2. MRI: Magnetic resonance imaging scan provides high resolution and detailed images of soft tissues and bones. MRI scan will help the surgeon Dr. Christopher L. Dillingham at Sforzo | Dillingham | Stewart Orthopedics + Sports Medicine evaluate the ankle ligaments to determine the severity of your ankle fracture.

Ankle Fracture (Broken Ankle) Treatment

When it comes to treating ankle fractures, your doctor will suggest one or both of these treatment options:

  1. Nonsurgical Treatment: With this treatment option, your doctor will advise you to strictly follow the RICE protocol, restrict the foot and ankle movement, and use prescribed medications. Physical therapy may also be needed.
  1. Surgical Treatment: Surgery comes in when the nonsurgical treatment options don’t show positive results. This treatment option may involve ankle surgery with plates and screws, including pins, to maintain the proper position of your ankle bones during healing.

Post-Operative Care (Recovery) of Ankle Fracture Surgery

Post Op ankle care

After a broken ankle treatment, the next step involves post-operative care. In this case, you are advised to carry out these important post-operative care to speed up the broken ankle recovery time:

  • Keep your fractured ankle elevated for about two weeks following your ankle surgery
  • Do not put weight on your fractured ankle for five or six weeks after your broken ankle treatment
  • Ensure your injured ankle or foot is in a walking boot or cast throughout.
  • Take medication for relieving pain as prescribed by your doctor
  • Do not start driving until your broken ankle bones are healed completely

How can I prevent ankle fractures? 

You can prevent the possibility of ankle fractures from occurring by considering these tips:

  1. Wear nice fitting pair of shoes all the time
  2. Use strength training exercises to keep muscles in your feet, legs, and ankles strong
  3. Find the most appropriate way to work out, jump, dive, or land on your feet to avoid injuring your ankles
  4. Take proper nutrition that can prevent deficiencies like vitamin D, which plays a critical role in making your bones strong and resistant to stress fractures

Find the Best Ankle Fracture Surgery Center Near You in Sarasota, Florida

Are you in need of a medical professional to take care of your broken ankle? If yes, doctors at Sforzo I Dillingham I Stewart Orthopedics + Sports Medicine have you covered. Dr. Christopher L. Dillingham at Sforzo | Dillingham | Stewart Orthopedics + Sports Medicine will expertly take care of your ankle fracture by providing the most appropriate treatment option to get you back in shape.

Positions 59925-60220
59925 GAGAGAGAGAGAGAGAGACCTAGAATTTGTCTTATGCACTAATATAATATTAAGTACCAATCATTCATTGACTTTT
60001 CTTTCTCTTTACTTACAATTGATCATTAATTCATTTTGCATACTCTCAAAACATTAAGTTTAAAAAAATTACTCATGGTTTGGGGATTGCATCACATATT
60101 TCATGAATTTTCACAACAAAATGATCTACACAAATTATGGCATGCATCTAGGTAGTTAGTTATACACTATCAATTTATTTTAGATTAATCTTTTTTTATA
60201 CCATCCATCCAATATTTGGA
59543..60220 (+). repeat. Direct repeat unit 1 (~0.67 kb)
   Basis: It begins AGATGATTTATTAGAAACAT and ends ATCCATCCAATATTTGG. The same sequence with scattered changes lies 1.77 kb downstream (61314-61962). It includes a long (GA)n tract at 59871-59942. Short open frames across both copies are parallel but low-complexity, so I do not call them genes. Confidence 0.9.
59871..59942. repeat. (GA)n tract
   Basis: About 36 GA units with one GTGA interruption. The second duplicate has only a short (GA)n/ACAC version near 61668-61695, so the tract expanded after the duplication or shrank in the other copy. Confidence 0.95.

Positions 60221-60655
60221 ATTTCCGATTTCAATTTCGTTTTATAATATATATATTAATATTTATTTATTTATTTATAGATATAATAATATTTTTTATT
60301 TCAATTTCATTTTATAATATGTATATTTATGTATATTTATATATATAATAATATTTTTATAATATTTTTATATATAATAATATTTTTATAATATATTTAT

Dr. Christopher L. Dillingham at Sforzo | Dillingham | Stewart Orthopedics + Sports Medicine is a Board-certified orthopedic surgeon and fellowship-trained in different types of surgeries that involve minimally invasive techniques. For example, the doctors can perform endoscopic carpal tunnel release, arthroscopic elbow and wrist procedures, and arthroscopic rotator cuff repair. 

In particular, Dr. Dllingham is a specialist in arthritis surgery, tendon repair, fracture repair, and foot/ankle disorders repair. In addition, he is considered a leader in carrying out technically challenging total reverse shoulder surgery and arthroscopic surgery of the elbow and wrist. 

Our surgeon Dr. Christopher L. Dillingham at Sforzo | Dillingham | Stewart Orthopedics + Sports Medicine, takes time to analyze your symptoms, perform a diagnosis and choose the best treatment option for your condition. Reach out to our expert orthopedic surgeons and have your broken ankle repaired. 

Final Thought

Ankle fractures may involve broken fibula, trimalleolar fracture, and many others. All these types of ankle fractures need ankle surgery to heal. The fractured ankle recovery time can take a few weeks to months, depending on the severity of your injury and the type of ankle fracture you are being treated. For more information about ankle fractures and treatment, contact Sforzo I Dillingham I Stewart Orthopedics + Sports Medicine today to schedule your appointment with our team of top orthopedic surgeons.